The Iraq Report: Turkey and Iran trade diplomatic blows
Both sides have criticised each other for their respective actions in Iraq, with Iran accusing Turkey of breaching Iraqi sovereignty.
Meanwhile, US President Joe Biden has given his first indications of how he intends to deal with Iran-backed Iraqi militants who attack American interests by ordering new airstrikes. However, rather than striking at Iranian proxies in Iraq – the country where they conducted their operations against the US – the White House decided to bomb Syria instead, a demonstration that Biden will take limited action against Tehran.
Turkey and Iran trade diplomatic blows over Iraq
Iraq has once more emerged as an arena of competition between Turkey and Iran as the two historic rivals slam each other for breaches of Iraqi sovereignty amidst a Turkish push against Kurdish separatists hiding out in Iraq's Kurdistan region.
The diplomatic spat between the two regional powers comes following a botched hostage rescue operation launched by the Turkish military against the Kurdistan Workers' Party, or PKK, in February that resulted in the deaths of all 13 hostages in the mountainous Gara region near Dohuk.
According to a Turkish coroner's report, the captives were all killed by gunshot wounds fired at point blank range, indicating that they were unlawfully executed.
|Both sides have criticised each other for their respective actions in Iraq, with Iran accusing Turkey of breaching Iraqi sovereignty|
The Turkish state broadcaster, TRT World, subsequently aired "confessions" of captured PKK fighters admitting senior militants ordered their execution. However, it was not possible to verify whether the confessions were extracted under duress or not, and the suspects are now awaiting trial.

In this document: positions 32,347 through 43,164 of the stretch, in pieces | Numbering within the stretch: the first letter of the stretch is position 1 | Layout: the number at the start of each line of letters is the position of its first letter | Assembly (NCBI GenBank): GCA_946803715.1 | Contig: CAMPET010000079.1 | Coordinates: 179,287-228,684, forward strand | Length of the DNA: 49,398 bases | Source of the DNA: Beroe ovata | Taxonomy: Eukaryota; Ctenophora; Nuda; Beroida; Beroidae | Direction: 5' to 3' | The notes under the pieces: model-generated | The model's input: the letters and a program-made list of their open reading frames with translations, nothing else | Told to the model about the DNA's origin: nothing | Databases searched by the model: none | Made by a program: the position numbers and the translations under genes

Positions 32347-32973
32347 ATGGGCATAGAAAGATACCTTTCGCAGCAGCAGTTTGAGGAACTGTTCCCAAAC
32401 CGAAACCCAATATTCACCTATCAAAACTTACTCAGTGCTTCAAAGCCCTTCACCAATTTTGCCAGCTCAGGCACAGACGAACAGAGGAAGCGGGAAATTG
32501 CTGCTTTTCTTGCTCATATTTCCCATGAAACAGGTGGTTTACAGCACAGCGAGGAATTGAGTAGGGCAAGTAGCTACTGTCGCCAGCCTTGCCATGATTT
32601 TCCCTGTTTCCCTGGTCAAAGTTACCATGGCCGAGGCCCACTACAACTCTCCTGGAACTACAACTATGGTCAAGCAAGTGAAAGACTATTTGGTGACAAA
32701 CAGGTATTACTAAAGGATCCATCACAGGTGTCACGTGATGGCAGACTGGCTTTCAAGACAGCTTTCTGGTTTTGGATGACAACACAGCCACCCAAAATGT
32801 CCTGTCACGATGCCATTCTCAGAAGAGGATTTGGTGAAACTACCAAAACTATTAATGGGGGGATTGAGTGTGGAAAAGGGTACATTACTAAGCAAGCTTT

Only a day before the failed rescue attempt, Iraqi Shia militants belonging to the Harakat Hezbollah al-Nujaba group – notorious as being one of Iran's top proxies in Iraq – issued a warning threatening to attack the "Turkish occupation forces" if they pressed on with their anti-PKK operations.
Barely more than a week had passed when Iranian ambassador to Iraq, Iraj Masjedi, gave an interview to the Iraqi Kurdish outlet Rudaw, criticising Turkey's operations in the country and calling on Ankara to withdraw its forces and to refrain from "violating Iraqi soil".
|Read more: In Iraqi Kurdistan, civilians count the cost
of Turkey's fight against the PKK
Masjedi's words triggered outrage in Ankara which wasted no time in summoning Iran's envoy Mohammad Farazmand for a dressing down, informing him that Turkey expected Iran to "support, not oppose" its military operations against the PKK.
Iran, meanwhile, reciprocated by summoning Turkey's ambassador and complaining about Turkish Interior Minister Suleyman Soylu's comments regarding the PKK's presence on Iranian territory.
Considering Tehran's dominating influence over Baghdad's policy, security, and economic activity, Iran's criticisms of Turkey's actions in Iraq has raised eyebrows in policy making and analytical circles.
"The remarks by…Iraj Masjedi were ironic," Mamoon Alabbasi, a researcher at the TRT World Research Centre told The New Arab. "He did not hesitate to embarrass the Iraqi authorities by appearing to speak on their behalf."
Indeed, and perhaps feeling that Iran had upstaged them, Iraqi foreign ministry spokesman Ahmad Sahaf issued a statement on Monday morning expressing Baghdad's rejection of "any operation conducted by our neighbour Turkey".
"If you ask Iraqis which of their neighbours are violating Iraqi sovereignty, most will likely point the finger at Iran," Alabbasi said, indicating Iran's regional foreign policy and their frequent violations of Iraqi, Syrian, and Lebanese sovereignty.
|Experts and analysts predict that as competition for influence heats up between Turkey and Iran their shared interests will take a backseat to their competing interests
The reasons behind the clash between Tehran and Ankara are quite clearly connected to Turkey's perception that the Sinjar region has been allowed by both Iran and Iraq to become a hotbed of PKK activity and the Turkish authorities are determined to neutralise this threat to their national security.
Sinjar meanwhile is used by Iraqi Shia militias linked to Iran's Islamic Revolutionary Guard Corps (IRGC) to move men and arms into Syria where they are heavily engaged in supporting IRGC efforts to carve out a sphere of power and influence by backing dictator Bashar al-Assad.